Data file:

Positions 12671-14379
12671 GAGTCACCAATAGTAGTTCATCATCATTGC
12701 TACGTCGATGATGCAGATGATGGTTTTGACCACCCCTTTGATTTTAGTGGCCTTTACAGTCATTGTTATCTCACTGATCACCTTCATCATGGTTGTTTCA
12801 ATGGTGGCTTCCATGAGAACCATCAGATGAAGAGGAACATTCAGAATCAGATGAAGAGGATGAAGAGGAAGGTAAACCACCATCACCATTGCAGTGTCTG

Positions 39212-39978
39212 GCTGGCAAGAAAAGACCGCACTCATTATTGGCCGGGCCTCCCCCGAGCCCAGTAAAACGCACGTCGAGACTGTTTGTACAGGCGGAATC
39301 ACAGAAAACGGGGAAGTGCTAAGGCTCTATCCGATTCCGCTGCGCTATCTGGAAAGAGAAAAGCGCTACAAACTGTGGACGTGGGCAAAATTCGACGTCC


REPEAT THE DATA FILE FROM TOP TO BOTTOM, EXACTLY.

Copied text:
Positions 12671-14379
12671 GAGTCACCAATAGTAGTTCATCATCATTGC
12701 TACGTCGATGATGCAGATGATGGTTTTGACCACCCCTTTGATTTTAGTGGCCTTTACAGTCATTGTTATCTCACTGATCACCTTCATCATGGTTGTTTCA
12801 ATGGTGGCTTCCATGAGAACCATCAGATGAAGAGGAACATTCAGAATCAGATGAAGAGGATGAAGAGGAAGGTAAACCACCATCACCATTGCAGTGTCTG

Positions 39212-39978
39212 GCTGGCAAGAAAAGACCGCACTCATTATTGGCCGGGCCTCCCCCGAGCCCAGTAAAACGCACGTCGAGACTGTTTGTACAGGCGGAATC
39301 ACAGAAAACGGGGAAGTGCTAAGGCTCTATCCGATTCCGCTGCGCTATCTGGAAAGAGAAAAGCGCTACAAACTGTGGACGTGGGCAAAATTCGACGTCC